Monday, April 19News For London

Commuter satisfaction remains high despite overcrowded trains


Entrance to the Covent Garden underground station.| Photograph: Kuheli Biswas

Fast, overcrowded, unreliable, noisy, convenient… People from all across the world have an opinion on the London Underground. Especially the four million Londoners who use it to get around everyday.

On the morning that a tragic incident at the Victoria tube station caused major disruption to the morning commute of several Londoners, we asked them what they really thought of London’s iconic public transit service.

Interviews with the general public revealed that people were generally happy with the service that TFL provided with nearly all the interviewees commenting positively on the speed and overall reliability of the service.

This is in line with the latest Transport for London performance figures showing user satisfaction at 85%.

Regarding track failures and breakdowns, TfL data shows that overall track failures have been falling over the last three years.

Exceptions to this trend include the Bakerloo, Jubilee, Northern and Victoria lines with all four of these lines seeing increases in track failures over the same time period.

One commuter praised certain tube announcers who often add their own creative spin on their announcements. The commuter commented that they “really made her day” in reference to their “fun” announcements.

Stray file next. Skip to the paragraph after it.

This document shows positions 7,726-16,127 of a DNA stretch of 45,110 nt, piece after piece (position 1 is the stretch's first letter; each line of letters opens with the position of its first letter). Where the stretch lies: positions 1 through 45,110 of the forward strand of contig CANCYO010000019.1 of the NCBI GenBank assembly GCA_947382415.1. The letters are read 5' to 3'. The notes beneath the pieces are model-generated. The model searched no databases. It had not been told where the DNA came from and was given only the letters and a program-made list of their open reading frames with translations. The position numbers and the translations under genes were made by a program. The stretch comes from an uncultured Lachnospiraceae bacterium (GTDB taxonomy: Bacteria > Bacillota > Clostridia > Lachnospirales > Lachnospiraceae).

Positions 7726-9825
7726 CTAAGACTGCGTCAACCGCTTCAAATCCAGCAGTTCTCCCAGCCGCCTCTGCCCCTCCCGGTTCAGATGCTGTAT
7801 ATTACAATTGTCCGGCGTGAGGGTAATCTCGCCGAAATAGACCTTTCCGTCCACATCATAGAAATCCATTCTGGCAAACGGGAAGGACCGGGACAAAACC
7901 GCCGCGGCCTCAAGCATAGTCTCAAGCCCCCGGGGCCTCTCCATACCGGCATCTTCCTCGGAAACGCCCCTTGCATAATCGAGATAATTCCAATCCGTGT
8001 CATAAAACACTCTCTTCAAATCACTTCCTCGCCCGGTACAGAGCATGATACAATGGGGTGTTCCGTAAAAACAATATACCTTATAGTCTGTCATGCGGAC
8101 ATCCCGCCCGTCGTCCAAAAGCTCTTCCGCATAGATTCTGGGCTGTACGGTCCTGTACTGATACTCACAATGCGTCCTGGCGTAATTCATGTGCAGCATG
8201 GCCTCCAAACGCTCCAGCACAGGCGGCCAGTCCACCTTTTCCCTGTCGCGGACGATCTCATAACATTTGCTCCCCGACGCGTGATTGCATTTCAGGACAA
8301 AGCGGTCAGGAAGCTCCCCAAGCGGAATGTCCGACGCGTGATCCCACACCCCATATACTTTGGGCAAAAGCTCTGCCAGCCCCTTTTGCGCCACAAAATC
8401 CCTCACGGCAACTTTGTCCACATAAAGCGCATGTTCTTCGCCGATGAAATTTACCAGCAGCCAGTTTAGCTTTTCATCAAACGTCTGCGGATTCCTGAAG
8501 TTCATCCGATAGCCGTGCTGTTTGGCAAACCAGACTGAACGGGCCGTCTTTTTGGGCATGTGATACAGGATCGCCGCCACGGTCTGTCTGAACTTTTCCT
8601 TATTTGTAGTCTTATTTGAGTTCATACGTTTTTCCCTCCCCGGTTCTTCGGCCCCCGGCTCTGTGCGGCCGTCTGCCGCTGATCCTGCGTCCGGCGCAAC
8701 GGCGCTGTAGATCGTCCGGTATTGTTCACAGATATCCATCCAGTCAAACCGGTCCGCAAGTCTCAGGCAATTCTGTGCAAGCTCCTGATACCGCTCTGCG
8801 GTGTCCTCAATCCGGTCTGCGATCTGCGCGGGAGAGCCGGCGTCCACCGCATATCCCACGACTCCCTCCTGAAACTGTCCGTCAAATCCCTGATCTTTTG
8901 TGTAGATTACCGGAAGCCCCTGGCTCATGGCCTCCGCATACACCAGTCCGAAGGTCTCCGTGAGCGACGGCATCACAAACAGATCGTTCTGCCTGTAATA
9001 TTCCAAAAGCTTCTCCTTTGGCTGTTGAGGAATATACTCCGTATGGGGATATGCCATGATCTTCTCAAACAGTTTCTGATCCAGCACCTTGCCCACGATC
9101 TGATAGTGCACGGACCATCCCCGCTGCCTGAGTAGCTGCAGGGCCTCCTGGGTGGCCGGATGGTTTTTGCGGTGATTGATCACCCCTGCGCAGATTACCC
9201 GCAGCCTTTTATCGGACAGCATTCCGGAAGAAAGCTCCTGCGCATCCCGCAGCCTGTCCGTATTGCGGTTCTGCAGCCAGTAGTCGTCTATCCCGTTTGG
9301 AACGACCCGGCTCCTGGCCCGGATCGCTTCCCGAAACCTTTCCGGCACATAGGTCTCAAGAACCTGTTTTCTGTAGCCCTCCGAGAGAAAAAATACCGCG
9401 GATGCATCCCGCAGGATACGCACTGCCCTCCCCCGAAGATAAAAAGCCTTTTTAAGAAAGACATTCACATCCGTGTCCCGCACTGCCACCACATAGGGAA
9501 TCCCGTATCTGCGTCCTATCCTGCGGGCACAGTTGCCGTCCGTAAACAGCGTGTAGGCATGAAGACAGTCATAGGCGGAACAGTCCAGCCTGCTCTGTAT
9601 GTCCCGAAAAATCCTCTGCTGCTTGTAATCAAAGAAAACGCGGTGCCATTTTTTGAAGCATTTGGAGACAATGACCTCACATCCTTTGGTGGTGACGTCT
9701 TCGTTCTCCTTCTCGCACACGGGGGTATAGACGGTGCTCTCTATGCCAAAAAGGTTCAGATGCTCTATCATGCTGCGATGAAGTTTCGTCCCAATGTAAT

However, the most common criticisms made about the London Underground network were regarding the cleanliness of the stations and the overcrowding of the trains, particularly at rush hour.

It was reported that during morning peak hours the Northern, Central and Jubilee lines were the most crowded running at 130 per cent, 116 per cent and 115 per cent respectively.

One interviewee criticised the public transport system for the lack of accessibility on certain lines.

The Transport for London five year business plan contains solutions to some of the problems highlighted by the users of service.

The lack of accessibility on the Underground was an issue featured in the 2019/2020- 2023/2024 Transport for London business plan.

In the business plan, there is a commitment to making 34% of all tube lines step-free by 2020. 

Also, featured in the business plan is a commitment to introducing new trains into the system. The business plan claims that this will “frequency and increase overall capacity”.

The Elizabeth line due to be fully operational by 2021 will increase capacity by 10% and will have around 41 accessible stations.

Shashi Verma, director of strategy at TfL, said: “We are committed to making travelling by public transport in London as affordable and convenient as possible.